Finally, the time came for me to part ways with the women and the cops, and I drove over to the place where I was to meet everyone and get on the bus to head out to Banana Creek. I arrived in time to find out that some folks were stuck in traffic, and that I was the person assigned to wait for them and drive them out to the viewing area. Fortunately, they weren’t that far away, and they were all very friendly. Once they arrived, we piled into my car and drove out to Banana Creek and found a nice place to park and got to the bleachers with no problem.
Did I mention that it was like Africa hot out that day?
As the clock ticked ever closer to launch time, the bleachers began filling in earnest. Laura Bush, and her brother-in-law, Jeb, walked right past me and sat down about 5 seats and 1 row up from me. OK, so I didn’t vote for her husband, but it’s still pretty cool to be a stone’s throw (sorry, I should probably use a better term than that) away from the First Lady of the United States.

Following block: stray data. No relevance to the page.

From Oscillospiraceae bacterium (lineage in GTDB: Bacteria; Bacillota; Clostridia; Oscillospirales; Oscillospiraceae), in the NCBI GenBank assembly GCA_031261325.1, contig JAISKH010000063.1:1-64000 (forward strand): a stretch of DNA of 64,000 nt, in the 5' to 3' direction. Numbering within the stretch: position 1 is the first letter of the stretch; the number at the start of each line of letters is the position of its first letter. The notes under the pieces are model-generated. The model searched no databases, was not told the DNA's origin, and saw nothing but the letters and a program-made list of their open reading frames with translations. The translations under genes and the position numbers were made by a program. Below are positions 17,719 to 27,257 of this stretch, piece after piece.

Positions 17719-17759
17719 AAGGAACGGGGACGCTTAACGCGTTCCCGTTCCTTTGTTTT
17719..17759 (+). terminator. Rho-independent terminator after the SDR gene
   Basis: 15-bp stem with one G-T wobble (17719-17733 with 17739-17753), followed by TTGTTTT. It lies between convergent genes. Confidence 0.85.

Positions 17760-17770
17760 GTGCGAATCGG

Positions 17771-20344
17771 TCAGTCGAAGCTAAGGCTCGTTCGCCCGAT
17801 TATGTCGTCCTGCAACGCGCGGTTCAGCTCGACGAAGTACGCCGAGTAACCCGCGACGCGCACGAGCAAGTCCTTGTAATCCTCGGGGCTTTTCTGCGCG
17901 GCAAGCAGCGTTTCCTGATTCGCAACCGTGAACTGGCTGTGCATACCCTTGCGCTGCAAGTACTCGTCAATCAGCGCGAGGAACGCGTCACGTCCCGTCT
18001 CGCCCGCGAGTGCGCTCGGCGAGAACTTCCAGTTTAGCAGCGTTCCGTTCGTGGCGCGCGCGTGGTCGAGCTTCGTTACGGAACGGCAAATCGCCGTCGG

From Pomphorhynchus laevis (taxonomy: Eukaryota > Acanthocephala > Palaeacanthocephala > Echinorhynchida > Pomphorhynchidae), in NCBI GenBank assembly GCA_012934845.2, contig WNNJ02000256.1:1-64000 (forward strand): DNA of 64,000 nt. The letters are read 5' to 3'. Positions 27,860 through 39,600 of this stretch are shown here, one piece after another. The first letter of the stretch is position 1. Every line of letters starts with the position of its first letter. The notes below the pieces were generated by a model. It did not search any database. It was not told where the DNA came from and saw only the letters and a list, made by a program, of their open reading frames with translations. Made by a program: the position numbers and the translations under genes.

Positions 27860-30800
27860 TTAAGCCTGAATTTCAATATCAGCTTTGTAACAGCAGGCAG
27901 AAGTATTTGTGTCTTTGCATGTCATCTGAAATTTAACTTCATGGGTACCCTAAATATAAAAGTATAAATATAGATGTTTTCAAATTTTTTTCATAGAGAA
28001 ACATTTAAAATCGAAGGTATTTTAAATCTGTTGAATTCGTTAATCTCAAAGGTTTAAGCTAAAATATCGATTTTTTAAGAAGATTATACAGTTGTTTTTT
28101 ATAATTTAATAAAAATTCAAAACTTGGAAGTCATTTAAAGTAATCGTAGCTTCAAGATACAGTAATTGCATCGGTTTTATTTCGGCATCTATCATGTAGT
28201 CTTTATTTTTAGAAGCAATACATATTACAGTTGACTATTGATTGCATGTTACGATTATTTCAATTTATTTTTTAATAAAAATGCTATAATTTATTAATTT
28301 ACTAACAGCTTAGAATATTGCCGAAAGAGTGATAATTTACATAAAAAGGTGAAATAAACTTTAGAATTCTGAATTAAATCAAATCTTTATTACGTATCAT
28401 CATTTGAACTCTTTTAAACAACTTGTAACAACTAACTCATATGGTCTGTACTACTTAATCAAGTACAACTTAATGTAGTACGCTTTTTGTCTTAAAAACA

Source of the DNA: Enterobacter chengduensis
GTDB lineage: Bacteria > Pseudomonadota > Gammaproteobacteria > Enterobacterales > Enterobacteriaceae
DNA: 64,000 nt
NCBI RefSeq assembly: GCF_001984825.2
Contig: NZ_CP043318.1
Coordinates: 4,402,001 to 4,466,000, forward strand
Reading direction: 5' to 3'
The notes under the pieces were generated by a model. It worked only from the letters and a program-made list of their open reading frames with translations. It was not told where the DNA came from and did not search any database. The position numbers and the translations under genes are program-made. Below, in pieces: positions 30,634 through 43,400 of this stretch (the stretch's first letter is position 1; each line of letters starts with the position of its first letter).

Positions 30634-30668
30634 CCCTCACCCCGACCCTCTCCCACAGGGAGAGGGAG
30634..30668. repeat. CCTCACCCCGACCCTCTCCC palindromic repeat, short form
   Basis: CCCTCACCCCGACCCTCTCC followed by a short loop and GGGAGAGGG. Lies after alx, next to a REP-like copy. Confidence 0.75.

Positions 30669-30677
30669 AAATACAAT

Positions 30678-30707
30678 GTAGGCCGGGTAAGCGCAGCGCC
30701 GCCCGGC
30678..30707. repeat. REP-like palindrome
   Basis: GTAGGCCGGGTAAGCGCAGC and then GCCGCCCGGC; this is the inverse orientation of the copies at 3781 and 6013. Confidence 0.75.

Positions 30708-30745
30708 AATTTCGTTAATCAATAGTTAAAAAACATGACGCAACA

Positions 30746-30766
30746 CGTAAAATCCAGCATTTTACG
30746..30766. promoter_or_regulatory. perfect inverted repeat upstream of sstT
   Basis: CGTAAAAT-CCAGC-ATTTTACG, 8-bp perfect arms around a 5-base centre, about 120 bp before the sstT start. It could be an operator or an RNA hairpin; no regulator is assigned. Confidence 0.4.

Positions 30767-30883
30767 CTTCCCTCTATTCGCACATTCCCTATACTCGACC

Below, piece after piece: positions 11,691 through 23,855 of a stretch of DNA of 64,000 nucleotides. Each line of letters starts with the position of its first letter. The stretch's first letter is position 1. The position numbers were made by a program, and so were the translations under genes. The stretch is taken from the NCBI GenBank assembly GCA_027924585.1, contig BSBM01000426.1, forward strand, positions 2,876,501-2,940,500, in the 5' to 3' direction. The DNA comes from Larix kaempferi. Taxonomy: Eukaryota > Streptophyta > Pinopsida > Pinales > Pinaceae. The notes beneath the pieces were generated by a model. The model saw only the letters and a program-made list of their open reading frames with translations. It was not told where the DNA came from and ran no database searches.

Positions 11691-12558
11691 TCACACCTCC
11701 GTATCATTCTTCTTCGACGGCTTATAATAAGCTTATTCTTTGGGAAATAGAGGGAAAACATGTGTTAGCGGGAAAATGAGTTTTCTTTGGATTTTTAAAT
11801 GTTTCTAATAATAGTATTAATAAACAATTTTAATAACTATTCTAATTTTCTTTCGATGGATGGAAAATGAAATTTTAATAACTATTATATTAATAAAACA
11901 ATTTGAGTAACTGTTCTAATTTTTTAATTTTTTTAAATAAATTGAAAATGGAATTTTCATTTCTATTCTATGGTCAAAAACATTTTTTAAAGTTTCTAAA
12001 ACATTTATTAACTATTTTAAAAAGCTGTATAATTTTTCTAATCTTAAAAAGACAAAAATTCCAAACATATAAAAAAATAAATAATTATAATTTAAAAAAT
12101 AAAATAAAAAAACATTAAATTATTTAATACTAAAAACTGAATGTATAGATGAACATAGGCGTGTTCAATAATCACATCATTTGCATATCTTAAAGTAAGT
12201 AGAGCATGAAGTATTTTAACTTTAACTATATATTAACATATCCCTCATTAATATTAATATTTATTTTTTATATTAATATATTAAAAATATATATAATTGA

Finally, after 2½ years in the making, the shuttle lifted off as gracefully and majestically as ever: “3... 2... 1... and liftoff of Space Shuttle Discovery... beginning America's new journey to the moon, Mars and beyond... and the vehicle has cleared the tower.” You could feel the electricity in the air as the crowd cheered, hooted, applauded, and otherwise expressed elation over seeing the shuttle clear the gantry. Now, I have never been to a Shuttle launch before, but I have to believe that there was something different about the crowd’s reaction to this launch than to many of the previous ones. This launch was the culmination of years of work, it represented NASA’s return to space exploration. I realize that I really didn’t have anything to do with getting that thing off the ground, but damn if for that moment I wasn’t really proud to work for NASA.